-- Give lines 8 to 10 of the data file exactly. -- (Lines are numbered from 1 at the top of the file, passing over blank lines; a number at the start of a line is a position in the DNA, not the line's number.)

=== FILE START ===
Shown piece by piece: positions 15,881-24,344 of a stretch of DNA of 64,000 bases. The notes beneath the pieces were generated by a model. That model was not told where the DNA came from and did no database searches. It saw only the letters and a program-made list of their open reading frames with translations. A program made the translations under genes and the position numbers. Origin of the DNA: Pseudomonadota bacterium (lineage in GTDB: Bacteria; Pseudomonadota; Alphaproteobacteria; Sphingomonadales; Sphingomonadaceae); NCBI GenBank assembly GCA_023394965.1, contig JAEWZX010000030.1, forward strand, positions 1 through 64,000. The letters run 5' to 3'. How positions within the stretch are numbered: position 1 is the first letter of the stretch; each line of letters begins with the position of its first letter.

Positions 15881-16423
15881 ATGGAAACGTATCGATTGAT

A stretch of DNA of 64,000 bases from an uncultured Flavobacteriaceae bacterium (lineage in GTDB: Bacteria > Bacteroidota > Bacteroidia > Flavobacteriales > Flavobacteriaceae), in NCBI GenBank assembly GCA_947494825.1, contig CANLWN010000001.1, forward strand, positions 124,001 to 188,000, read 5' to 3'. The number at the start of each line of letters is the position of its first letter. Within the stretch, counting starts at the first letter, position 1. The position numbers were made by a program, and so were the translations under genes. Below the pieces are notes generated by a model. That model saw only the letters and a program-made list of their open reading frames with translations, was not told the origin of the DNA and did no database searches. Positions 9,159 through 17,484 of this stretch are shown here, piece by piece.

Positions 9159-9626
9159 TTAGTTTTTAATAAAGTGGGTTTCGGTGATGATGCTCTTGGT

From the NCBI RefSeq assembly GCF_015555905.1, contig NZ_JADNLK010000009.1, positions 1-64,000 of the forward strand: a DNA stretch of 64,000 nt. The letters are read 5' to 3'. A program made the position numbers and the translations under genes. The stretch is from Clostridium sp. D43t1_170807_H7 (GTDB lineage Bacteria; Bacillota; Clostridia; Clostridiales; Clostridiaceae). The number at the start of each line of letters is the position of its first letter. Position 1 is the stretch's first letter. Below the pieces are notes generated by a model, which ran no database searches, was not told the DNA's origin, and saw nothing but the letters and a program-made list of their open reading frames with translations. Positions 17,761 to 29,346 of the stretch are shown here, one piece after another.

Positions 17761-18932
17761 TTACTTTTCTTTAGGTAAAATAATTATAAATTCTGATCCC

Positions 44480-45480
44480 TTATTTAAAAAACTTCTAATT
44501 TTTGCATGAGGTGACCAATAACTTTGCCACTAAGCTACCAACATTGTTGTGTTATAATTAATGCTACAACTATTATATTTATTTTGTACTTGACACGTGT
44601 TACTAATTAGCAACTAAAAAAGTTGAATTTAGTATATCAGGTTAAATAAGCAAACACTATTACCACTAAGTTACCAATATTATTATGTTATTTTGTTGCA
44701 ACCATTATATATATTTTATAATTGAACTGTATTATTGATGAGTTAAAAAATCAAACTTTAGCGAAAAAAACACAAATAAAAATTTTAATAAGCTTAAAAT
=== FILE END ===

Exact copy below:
Positions 17761-18932
17761 TTACTTTTCTTTAGGTAAAATAATTATAAATTCTGATCCC

Positions 44480-45480